Carlos Queiroz has been making history this week with Iran, and he wants to do so again next summer.
On June 12, Team Melli, as the national team is known, qualified for the World Cup — the first time they’ll be in back-to-back competitions — and now their sights are set on a debut appearance in the knockout stages.
Not long before midnight at the iconic Azadi Stadium in Tehran, the Mozambique-born manager was thrown into the air by his squad of Iranian players after they had defeated Uzbekistan 2-0. It was in recognition of a perfect World Cup qualification campaign and their being second only to Brazil in booking a berth in Russia.
“The atmosphere and excitement of the fans were great. They deserve this,” Queiroz told ESPN FC.
Iran deserve it too, and have been dominant in the third round of qualification, doing the job with two of the ten games still to play. Not only are Iran unbeaten, but not once has the defence been breached. Perhaps most impressive was that all knew a win at home to Uzbekistan would be enough for a ticket to Russia, and all expected exactly that would happen. This is a team that delivers.
“We tried not to think about the World Cup, not to play two games in the same game,” said Queiroz who was appointed in 2011. “We just wanted to focus on Uzbekistan, just win the game and collect the points. No doubt we were the best team on the pitch and fortunately we won. Someone needs to win in football, and it was us.”
After four years in which Iran was Asia’s highest-ranked team according to FIFA, few would argue that this team is the best on the pitch, the only one of any of the traditional continental powerhouses to shine consistently in qualification.
Despite that, Queiroz believes Iran still has work to do.
“I think that, honestly, there are two competitions in Asia,” said the former Real Madrid and Portugal boss. “The stats and the real competition. From a data point of view, the numbers show that we are the No. 1 and there is no doubt about that. We did not concede one goal, did not lose and qualified with two games left.
“But overall, we are far away from the international level. In that sense, I believe that South Korea and Japan are one step ahead of us. They have more experience and football closer to European standards. This is the gap we need to close during our preparation.”
Preparation is key. There is a year until it all starts. In the past, Iran have struggled to arrange training camps and friendlies, watching with envy as Asian rivals play all around the world.
“Not many [understand] as to the right amount of credit we deserve for this qualification,” he said. “It is hard to explain to the world our problems and that it is hard to find a place to train or teams to play.”
Queiroz has had numerous run-ins with bosses at the Iranian Football Federation and various clubs in his six years in the position. Now he wants total support in the 12 months leading to Russia.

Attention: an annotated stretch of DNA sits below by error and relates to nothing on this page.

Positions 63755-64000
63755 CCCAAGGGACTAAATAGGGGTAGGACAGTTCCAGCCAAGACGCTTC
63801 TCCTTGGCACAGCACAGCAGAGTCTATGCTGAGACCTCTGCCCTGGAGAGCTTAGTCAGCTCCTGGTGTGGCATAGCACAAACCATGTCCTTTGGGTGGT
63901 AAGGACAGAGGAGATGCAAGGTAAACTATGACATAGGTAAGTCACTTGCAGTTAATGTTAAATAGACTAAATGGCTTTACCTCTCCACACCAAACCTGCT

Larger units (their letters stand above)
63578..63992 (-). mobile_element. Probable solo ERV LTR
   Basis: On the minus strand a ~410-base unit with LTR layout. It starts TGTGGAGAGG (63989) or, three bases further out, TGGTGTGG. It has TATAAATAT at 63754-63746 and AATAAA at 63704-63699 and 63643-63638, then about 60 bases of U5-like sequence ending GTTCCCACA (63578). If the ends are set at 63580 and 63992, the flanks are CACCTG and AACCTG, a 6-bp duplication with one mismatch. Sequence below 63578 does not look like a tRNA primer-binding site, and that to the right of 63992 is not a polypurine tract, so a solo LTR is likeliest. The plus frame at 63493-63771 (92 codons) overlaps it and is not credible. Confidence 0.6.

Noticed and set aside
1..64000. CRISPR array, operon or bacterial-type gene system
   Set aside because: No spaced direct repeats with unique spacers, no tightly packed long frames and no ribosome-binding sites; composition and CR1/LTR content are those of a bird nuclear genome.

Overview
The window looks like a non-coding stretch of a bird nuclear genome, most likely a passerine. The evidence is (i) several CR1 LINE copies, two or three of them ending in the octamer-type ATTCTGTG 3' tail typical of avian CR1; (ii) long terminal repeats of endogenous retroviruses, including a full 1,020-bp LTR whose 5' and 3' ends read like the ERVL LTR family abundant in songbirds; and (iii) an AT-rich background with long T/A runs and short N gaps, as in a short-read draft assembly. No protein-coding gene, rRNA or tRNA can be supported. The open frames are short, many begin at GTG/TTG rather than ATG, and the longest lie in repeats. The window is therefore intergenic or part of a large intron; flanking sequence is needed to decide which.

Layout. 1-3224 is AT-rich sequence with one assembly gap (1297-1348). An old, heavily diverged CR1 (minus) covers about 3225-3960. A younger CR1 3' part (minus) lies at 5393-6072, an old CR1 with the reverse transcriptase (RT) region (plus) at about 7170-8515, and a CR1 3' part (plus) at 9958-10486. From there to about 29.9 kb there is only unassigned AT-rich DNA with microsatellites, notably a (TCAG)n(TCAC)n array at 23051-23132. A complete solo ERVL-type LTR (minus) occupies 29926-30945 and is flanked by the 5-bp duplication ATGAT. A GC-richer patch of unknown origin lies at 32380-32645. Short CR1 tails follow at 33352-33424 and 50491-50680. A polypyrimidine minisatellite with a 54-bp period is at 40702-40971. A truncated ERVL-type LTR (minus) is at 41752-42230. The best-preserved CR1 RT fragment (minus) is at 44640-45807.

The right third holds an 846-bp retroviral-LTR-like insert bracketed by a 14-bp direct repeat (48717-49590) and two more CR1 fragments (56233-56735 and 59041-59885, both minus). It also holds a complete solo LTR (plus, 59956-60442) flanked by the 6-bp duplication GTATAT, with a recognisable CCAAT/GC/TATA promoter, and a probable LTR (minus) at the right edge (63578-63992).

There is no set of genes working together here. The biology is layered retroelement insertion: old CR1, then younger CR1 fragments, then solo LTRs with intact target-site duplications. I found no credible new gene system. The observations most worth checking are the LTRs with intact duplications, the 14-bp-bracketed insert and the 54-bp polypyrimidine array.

“I will try to make a statement similar to a famous statement made by a famous old and great president: The question is not what Team Melli can do for Iran, but what Iran can do for Team Melli.
“In order to progress, we need better infrastructure and financial support for camps and friendly games.If we don’t do that, the result will be stagnation. This is not the expectation for Iran fans and not what they deserve.
“It is time to say that the national team has been doing everything for Iranian football, now it is time for the authorities to step up. The passion is there and we need to implement a different program in order for different players to progress. In Portugal we were producing good players 26 or 30 years ago, but in Portugal we did not sleep and kept producing players. This is what Iran misses — a master plan with an infrastructure and individual support.”
If all goes well, the next stage of the plan is within reach. Iran has appeared in four World Cups but has yet to survive the group stage.
Iran performed well in 2014, but this is a different team now — more cosmopolitan, confident and consistent. Young stars like striker Sardar Azmoun and midfielder Saeid Ezatolahi are already in Russia but ready to make the jump to the big leagues and expand further the country’s growing pool of players who are active and impressing in Europe.
“We have built a team and a squad of 26 and more players and I have more options,” he said. “I have three goalkeepers, three right-backs and so on. At the next World Cup, I can rest people and keep them fresh for the games while keeping the same standard.
“This is due to our players being brilliant. I have never saw in my life players who made such sacrifices.”
Now is not the time to stop.
“My goal and dream is to get to the knockout stage at the 2018 World Cup. I am fighting against this satisfaction disease. We should not be satisfied with the first round. We need to be ambitious. We need to think big. We will not go to Russia as tourists.”
John Duerden covers Asian football for ESPN FC. Follow him on Twitter: @JohnnyDuerden.